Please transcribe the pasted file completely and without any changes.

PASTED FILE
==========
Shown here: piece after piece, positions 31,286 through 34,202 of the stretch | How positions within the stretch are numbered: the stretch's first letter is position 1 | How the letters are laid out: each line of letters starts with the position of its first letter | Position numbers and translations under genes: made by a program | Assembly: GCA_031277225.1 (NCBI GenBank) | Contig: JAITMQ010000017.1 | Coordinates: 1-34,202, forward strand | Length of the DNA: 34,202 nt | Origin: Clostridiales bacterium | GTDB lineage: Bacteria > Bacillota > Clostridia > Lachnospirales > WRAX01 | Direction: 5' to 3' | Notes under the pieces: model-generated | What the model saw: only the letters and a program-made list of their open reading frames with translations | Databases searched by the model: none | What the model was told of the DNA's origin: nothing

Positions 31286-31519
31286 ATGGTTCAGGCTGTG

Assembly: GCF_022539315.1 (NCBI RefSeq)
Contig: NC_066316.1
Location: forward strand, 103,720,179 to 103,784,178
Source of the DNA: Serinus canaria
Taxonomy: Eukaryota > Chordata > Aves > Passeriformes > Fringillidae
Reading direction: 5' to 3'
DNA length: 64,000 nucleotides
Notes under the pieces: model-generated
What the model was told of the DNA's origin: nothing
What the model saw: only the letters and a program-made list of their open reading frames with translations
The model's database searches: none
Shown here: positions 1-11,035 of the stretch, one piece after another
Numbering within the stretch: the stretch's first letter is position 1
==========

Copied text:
Shown here: piece after piece, positions 31,286 through 34,202 of the stretch | How positions within the stretch are numbered: the stretch's first letter is position 1 | How the letters are laid out: each line of letters starts with the position of its first letter | Position numbers and translations under genes: made by a program | Assembly: GCA_031277225.1 (NCBI GenBank) | Contig: JAITMQ010000017.1 | Coordinates: 1-34,202, forward strand | Length of the DNA: 34,202 nt | Origin: Clostridiales bacterium | GTDB lineage: Bacteria > Bacillota > Clostridia > Lachnospirales > WRAX01 | Direction: 5' to 3' | Notes under the pieces: model-generated | What the model saw: only the letters and a program-made list of their open reading frames with translations | Databases searched by the model: none | What the model was told of the DNA's origin: nothing

Positions 31286-31519
31286 ATGGTTCAGGCTGTG

Assembly: GCF_022539315.1 (NCBI RefSeq)
Contig: NC_066316.1
Location: forward strand, 103,720,179 to 103,784,178
Source of the DNA: Serinus canaria
Taxonomy: Eukaryota > Chordata > Aves > Passeriformes > Fringillidae
Reading direction: 5' to 3'
DNA length: 64,000 nucleotides
Notes under the pieces: model-generated
What the model was told of the DNA's origin: nothing
What the model saw: only the letters and a program-made list of their open reading frames with translations
The model's database searches: none
Shown here: positions 1-11,035 of the stretch, one piece after another
Numbering within the stretch: the stretch's first letter is position 1